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Tony Stark wants to spend a little time with his new ladyfriend, so he sends Rhodey on the trail of the ninjas who themselves are on the trail of Madame Masque. That’s pretty much all that happens in Brian Michael Bendis and Mike Deodato’s “Invincible Iron Man” #6, where Rhodey finds himself in an underground club while Tony and Amara enjoy breakfast at a local diner until Victor Von Doom crashes their date. There’s a definite slowdown to Bendis’ story, one that takes the opportunity to bring War Machine into the storyline but then doesn’t let him see much action other than scaring Stark Tower’s housekeeping staff. The issue isn’t without its moments, though, even though Bendis pads it out, and Deodato compensates with some nice visuals.

One of those most impressive visuals is on the opening page, where Deodato and colorist Frank Martin compose a shimmering and steamy nighttime Osaka skyline dominated by a lofty Stark Tower. Tony’s long-distance exchange with Rhodey brings both War Machine and the readers up to speed regarding Madame Masque’s puzzling break-in of Stark Tower. The exchange leads to one of the issue’s more comical moments, which is at least funnier than the humor Bendis tries to evoke later on with repetition, a trick which works with varying levels of success.

Tony Stark isn’t portrayed as all that likeable most of the time, but his decision to send his friend on the trail of one of his foes so he can have waffles with his new love interest comes across as low, even for his egotistical self. This move by Bendis makes Rhodey’s introduction to the storyline seem contrived; Tony could have just asked for Rhodey’s help and it would seem much more believable than conjuring up such a selfish motive.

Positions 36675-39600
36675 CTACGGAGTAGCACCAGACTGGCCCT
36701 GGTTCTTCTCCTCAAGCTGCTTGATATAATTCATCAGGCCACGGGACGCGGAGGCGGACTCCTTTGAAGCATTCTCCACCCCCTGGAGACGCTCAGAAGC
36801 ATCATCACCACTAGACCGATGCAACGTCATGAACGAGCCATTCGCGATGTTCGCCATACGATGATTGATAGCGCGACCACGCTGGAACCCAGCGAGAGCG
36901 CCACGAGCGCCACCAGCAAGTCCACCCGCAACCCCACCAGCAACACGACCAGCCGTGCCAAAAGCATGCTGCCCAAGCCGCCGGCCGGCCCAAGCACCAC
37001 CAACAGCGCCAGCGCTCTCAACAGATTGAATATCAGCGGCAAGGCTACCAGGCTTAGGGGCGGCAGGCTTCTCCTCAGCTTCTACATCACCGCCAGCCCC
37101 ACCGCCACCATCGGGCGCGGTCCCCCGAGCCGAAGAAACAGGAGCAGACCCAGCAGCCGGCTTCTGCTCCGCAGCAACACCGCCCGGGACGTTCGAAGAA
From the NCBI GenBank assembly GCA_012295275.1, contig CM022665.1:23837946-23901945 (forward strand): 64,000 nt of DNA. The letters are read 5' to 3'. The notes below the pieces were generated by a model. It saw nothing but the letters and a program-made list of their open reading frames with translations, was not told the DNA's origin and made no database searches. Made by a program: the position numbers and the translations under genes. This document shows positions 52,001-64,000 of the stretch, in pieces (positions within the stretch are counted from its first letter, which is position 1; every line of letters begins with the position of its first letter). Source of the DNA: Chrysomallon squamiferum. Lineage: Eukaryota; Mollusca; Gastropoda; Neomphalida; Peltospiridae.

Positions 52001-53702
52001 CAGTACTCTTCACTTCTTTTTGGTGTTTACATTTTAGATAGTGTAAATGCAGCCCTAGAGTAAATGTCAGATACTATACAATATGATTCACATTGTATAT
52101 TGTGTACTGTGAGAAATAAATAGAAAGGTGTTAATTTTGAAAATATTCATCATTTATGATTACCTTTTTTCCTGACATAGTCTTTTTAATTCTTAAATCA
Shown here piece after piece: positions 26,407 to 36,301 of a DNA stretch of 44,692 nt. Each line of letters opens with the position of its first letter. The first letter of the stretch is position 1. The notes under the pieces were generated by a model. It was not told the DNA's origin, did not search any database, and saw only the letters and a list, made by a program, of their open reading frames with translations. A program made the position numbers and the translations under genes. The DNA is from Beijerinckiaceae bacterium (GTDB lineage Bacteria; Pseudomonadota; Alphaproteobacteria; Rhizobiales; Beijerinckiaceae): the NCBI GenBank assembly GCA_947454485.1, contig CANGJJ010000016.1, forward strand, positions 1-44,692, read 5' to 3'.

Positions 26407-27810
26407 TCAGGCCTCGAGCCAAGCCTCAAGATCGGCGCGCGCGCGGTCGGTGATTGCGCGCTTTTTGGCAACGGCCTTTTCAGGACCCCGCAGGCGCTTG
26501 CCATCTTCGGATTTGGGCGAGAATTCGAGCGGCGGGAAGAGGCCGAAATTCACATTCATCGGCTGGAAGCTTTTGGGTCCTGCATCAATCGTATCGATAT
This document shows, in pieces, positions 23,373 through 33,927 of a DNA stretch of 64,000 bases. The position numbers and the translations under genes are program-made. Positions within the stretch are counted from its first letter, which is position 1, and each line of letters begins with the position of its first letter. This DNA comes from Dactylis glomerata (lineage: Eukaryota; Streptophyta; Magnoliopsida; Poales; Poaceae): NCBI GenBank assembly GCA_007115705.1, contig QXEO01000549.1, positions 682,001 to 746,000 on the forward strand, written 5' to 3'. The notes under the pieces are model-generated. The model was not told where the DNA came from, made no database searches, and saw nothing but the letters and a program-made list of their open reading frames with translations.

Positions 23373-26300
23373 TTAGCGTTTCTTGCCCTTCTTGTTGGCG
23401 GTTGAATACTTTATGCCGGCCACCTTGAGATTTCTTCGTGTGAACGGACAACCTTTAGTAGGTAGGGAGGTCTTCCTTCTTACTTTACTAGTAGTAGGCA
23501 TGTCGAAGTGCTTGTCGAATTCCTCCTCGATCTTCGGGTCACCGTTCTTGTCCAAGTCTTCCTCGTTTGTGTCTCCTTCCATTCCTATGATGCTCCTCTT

Deodato commits a fundamental flaw with the panel flow during Tony and Amara’s breakfast outing, leading to a bit of confusion before readers figure out the sequence. Deodato’s style seems a little courser than usual as well; the fine consistency often seen in his art is ramped down here, consisting of more solids than textured lines, which gives many of his panels a darker look than needed. Additionally, the photorealistic faces used here often look a little forced.

Bendis’ usage of a newly-handsome and well-coiffed Victor Von Doom was clever and made for a worthy surprise in earlier issues, but Von Doom’s constant stalking of Tony is starting to wear thin. Bendis has already succeeded in establishing doubt regarding Von Doom’s apparent reformation, but continuing to do so here is little more than redundant. The whole issue has a feeling of redundancy, and — coupled with its somewhat stagnant pace — “Invincible Iron Man” #6 is the most stretched out issue of the new series so far.